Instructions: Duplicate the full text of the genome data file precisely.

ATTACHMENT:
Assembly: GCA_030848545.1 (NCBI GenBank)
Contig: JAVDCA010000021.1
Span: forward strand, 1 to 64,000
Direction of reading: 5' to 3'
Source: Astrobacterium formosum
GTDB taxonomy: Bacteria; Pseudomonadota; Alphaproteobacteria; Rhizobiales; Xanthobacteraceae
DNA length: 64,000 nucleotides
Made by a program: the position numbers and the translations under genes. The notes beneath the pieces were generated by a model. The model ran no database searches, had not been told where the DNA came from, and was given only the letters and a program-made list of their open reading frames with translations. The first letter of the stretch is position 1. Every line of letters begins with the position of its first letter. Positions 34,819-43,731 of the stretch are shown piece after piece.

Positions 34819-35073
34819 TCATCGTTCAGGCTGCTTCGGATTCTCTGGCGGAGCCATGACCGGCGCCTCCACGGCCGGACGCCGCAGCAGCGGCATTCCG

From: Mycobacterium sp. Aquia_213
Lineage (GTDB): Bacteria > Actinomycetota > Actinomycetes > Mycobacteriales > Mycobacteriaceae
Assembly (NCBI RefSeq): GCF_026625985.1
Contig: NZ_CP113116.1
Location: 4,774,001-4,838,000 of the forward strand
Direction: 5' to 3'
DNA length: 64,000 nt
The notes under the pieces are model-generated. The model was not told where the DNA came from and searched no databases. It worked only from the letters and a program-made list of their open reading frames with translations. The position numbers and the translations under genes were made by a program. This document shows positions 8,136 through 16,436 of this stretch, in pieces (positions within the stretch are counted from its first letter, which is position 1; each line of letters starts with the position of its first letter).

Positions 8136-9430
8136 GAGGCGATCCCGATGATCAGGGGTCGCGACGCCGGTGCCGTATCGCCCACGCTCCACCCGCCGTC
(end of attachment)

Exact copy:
Assembly: GCA_030848545.1 (NCBI GenBank)
Contig: JAVDCA010000021.1
Span: forward strand, 1 to 64,000
Direction of reading: 5' to 3'
Source: Astrobacterium formosum
GTDB taxonomy: Bacteria; Pseudomonadota; Alphaproteobacteria; Rhizobiales; Xanthobacteraceae
DNA length: 64,000 nucleotides
Made by a program: the position numbers and the translations under genes. The notes beneath the pieces were generated by a model. The model ran no database searches, had not been told where the DNA came from, and was given only the letters and a program-made list of their open reading frames with translations. The first letter of the stretch is position 1. Every line of letters begins with the position of its first letter. Positions 34,819-43,731 of the stretch are shown piece after piece.

Positions 34819-35073
34819 TCATCGTTCAGGCTGCTTCGGATTCTCTGGCGGAGCCATGACCGGCGCCTCCACGGCCGGACGCCGCAGCAGCGGCATTCCG

From: Mycobacterium sp. Aquia_213
Lineage (GTDB): Bacteria > Actinomycetota > Actinomycetes > Mycobacteriales > Mycobacteriaceae
Assembly (NCBI RefSeq): GCF_026625985.1
Contig: NZ_CP113116.1
Location: 4,774,001-4,838,000 of the forward strand
Direction: 5' to 3'
DNA length: 64,000 nt
The notes under the pieces are model-generated. The model was not told where the DNA came from and searched no databases. It worked only from the letters and a program-made list of their open reading frames with translations. The position numbers and the translations under genes were made by a program. This document shows positions 8,136 through 16,436 of this stretch, in pieces (positions within the stretch are counted from its first letter, which is position 1; each line of letters starts with the position of its first letter).

Positions 8136-9430
8136 GAGGCGATCCCGATGATCAGGGGTCGCGACGCCGGTGCCGTATCGCCCACGCTCCACCCGCCGTC